China’s Shanghai Composite index plunges 8.7%

Author: Julia Horowitz / CNN Business
Published: Updated:
FILE: Travelers wear face masks as a screen shows a video about the proper way to wear a mask at the Beijing Railway Station in Beijing, Friday, Jan. 31, 2020. (AP Photo/Mark Schiefelbein/FILE)
FILE: Travelers wear face masks as a screen shows a video about the proper way to wear a mask at the Beijing Railway Station in Beijing, Friday, Jan. 31, 2020. (AP Photo/Mark Schiefelbein/FILE)

China’s Shanghai Composite index plunges 8.7% as markets reopen to news virus outbreak has spread further.


China’s stocks are about to start trading again. They could nosedive

With a significant chunk of China still on lockdown, the country’s stocks are set to begin trading again. They could face a big sell-off as the number of coronavirus cases continues to tick up globally.

Stock exchanges in Shanghai and Shenzhen have been closed since January 23 for the Lunar New Year. They’re expected to reopen on Monday.

“Given that the market is coming back and needs to catch up, I’d be surprised if the market is not down significantly right at the open,” Bhanu Baweja, global head of emerging markets strategy for UBS’ investment bank, told me.

Last week, South Korea’s Kospi — which was open for four trading days — lost 5.7%. Hong Kong’s Hang Seng, which was open for three, shed 5.9%. On Friday, the Dow plunged more than 600 points, or 2.1%, in its the biggest drop since August.

The latest: The coronavirus outbreak has killed at least 305 people and infected more than 14,300 as it continues to spread in China and beyond. As the situation escalates, so do concerns about the impact on the global economy.

China is scrambling to contain the fallout from the virus, and has indicated that it will step in with economic support once the crisis is contained. For now, though, Beijing will focus on preventing any panic, Baweja said.

“Once you’ve stabilized the crisis itself, that’s when you think about recovery,” he said. “Think about it: If you write a fiscal check for Wuhan right now, who’s going to spend that money?”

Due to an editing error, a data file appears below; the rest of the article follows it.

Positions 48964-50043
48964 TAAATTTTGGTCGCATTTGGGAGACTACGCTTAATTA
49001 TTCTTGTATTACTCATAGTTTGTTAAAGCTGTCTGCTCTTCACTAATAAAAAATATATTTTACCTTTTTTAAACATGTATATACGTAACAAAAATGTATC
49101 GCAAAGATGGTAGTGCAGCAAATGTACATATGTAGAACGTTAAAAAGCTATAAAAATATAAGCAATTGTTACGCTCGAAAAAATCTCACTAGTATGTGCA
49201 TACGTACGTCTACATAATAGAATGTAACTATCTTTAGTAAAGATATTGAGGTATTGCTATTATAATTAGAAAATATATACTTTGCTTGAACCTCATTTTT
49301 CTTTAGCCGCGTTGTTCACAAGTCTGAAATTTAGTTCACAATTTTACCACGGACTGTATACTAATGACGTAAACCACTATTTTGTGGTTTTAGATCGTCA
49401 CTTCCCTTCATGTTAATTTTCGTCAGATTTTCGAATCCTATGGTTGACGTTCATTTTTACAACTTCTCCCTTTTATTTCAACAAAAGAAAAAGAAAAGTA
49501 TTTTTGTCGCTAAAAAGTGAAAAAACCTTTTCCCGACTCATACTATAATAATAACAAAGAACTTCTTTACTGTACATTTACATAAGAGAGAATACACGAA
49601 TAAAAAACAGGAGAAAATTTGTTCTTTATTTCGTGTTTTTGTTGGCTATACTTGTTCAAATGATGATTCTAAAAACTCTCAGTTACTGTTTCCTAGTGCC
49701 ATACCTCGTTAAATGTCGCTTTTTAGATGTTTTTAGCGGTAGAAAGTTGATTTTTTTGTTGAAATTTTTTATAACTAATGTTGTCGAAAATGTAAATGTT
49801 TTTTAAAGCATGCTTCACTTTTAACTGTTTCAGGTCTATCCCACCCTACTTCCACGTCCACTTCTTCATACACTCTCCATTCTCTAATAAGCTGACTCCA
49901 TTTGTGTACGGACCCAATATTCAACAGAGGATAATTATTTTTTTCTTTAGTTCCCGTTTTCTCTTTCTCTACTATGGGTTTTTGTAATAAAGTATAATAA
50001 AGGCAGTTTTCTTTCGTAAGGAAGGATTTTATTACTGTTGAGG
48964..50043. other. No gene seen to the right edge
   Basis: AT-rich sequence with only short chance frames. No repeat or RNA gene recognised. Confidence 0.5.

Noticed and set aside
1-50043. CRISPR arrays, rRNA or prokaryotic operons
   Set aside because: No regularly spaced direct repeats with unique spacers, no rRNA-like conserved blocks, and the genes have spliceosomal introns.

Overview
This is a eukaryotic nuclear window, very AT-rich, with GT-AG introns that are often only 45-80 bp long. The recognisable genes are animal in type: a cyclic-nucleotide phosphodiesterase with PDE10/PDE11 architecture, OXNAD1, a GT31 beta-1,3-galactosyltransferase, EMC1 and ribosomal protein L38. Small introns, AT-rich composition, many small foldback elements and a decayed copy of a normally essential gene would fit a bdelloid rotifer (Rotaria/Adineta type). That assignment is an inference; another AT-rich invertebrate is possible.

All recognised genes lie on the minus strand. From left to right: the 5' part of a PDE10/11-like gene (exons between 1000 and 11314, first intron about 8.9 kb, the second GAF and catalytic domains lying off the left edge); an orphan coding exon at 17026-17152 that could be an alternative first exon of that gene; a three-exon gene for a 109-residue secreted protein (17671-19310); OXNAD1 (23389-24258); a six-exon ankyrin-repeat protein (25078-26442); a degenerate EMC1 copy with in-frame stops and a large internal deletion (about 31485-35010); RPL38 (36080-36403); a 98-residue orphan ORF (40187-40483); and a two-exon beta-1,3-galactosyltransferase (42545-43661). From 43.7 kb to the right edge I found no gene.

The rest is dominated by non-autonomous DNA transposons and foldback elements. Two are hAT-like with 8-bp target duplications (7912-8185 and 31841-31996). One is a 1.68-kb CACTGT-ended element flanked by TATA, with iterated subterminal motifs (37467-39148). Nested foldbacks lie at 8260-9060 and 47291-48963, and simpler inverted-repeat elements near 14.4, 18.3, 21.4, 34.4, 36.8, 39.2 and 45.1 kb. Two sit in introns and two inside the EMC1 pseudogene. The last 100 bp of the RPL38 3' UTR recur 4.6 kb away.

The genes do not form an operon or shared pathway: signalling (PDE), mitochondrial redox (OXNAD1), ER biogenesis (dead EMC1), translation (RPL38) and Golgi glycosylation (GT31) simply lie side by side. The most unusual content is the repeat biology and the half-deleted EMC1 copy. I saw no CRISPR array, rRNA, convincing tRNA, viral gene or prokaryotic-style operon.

Shares of Chinese companies should fall in the meantime. First quarter earnings are all but certain to take a hit, and many businesses remain closed. Tencent, for example, has told its roughly 54,000 employees that it will extend its holidays until February 9.

Watch this space: Oil and other commodities have been battered by the coronavirus, with Brent crude, the global benchmark, logging its worst month since November 2018. When those assets start to recover, take it as a sign that investors are starting to move on.

The Democratic primary comes into focus

With the first big event of the Democratic primary on Monday, investors are starting to titter about US politics again.

The latest: Senator Bernie Sanders and former Vice President Joe Biden are delivering their final pitches to caucus-goers in Iowa. The two men are considered the frontrunners, but Pete Buttigieg or Elizabeth Warren could deliver a surprise.

Wall Street would much prefer Biden to Sanders, who has vowed to take on big banks, raise taxes on corporations and the rich, curb stock buybacks and outlaw fracking. Ed Mills, Washington policy analyst at Raymond James, warns that traders may be underestimating the odds that Sanders could prevail.

“They’re not convinced he could win the nomination,” Mills told me. “They’re not convinced he could beat Trump. And they’re not convinced, were he to beat Trump, [that] he could enact his agenda.”

Should Sanders emerge the winner of the Iowa caucuses, that — coupled with coronavirus fears — could send stocks lower this week, Mills said. The health care, energy and financial services sectors are the most exposed.

But he doesn’t expect anxiety on Wall Street to really set in unless Sanders sweeps the early states of Iowa, New Hampshire and Nevada. “If he’s three for three, each incremental election would hold more weight,” Mills said.

Strategists will be watching closely. Goldman Sachs told clients in a recent note that the contests in the coming weeks “are likely to be important events and a source of volatility” for markets.

“The 2020 Democratic primary contest looks very competitive, and market participants have been attuned not only to the outcome of the 2020 Democratic primaries but also to the timing of when the selection of the likely nominee will become clearer,” the investment bank said.

Up next

Monday: Iowa caucuses; ISM Manufacturing Index; US construction spending; Alphabet earnings; China’s stock markets reopen

Tuesday: US factory orders; Allergan, BP, Clorox, ConocoPhillips, Ford, Match Group, Snap and Disney earnings

Wednesday: ISM Non-Manufacturing Index; US trade balance; ADP private employment; GM, Carlyle Group, Coty, Merck, Spotify, GoPro, Peloton, Qualcomm and Yum China earnings

Thursday: Reserve Bank of India interest rate decision; ArcelorMittal, Dunkin, Estee Lauder, Fiat Chrysler, Kellogg, New York Times, Philip Morris, Twitter, Tyson Foods, Vista Outdoor, Yum! Brands, Activision Blizzard, Baidu, Lions Gate Entertainment, Pinterest, Uber and Wynn Resorts earnings

Friday: US jobs report

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